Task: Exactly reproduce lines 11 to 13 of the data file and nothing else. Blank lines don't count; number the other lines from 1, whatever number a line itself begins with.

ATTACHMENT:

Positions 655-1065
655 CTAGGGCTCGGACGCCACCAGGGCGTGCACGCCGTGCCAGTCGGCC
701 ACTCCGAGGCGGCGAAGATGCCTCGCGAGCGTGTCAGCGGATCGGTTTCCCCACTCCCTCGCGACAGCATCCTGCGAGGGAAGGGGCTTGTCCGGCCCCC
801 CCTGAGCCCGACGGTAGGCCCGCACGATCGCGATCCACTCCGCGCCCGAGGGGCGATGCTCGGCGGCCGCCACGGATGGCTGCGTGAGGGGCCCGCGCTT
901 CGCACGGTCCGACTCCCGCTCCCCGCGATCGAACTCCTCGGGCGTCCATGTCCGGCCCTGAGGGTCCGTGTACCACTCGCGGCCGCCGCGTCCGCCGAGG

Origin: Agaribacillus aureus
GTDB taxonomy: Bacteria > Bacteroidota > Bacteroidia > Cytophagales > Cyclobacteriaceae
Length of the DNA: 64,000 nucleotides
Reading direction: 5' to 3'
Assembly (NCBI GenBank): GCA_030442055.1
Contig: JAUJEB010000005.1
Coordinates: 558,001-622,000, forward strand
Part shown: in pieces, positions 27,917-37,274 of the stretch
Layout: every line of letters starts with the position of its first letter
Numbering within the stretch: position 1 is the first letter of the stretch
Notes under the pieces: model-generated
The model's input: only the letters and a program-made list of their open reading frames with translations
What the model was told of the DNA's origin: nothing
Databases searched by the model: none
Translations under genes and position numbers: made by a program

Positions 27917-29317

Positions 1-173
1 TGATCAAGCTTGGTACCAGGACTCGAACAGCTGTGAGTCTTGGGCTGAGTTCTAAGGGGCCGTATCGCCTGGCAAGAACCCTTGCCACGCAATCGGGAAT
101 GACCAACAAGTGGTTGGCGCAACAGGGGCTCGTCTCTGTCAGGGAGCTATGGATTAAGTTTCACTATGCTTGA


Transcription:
Contig: JAUJEB010000005.1
Coordinates: 558,001-622,000, forward strand
Part shown: in pieces, positions 27,917-37,274 of the stretch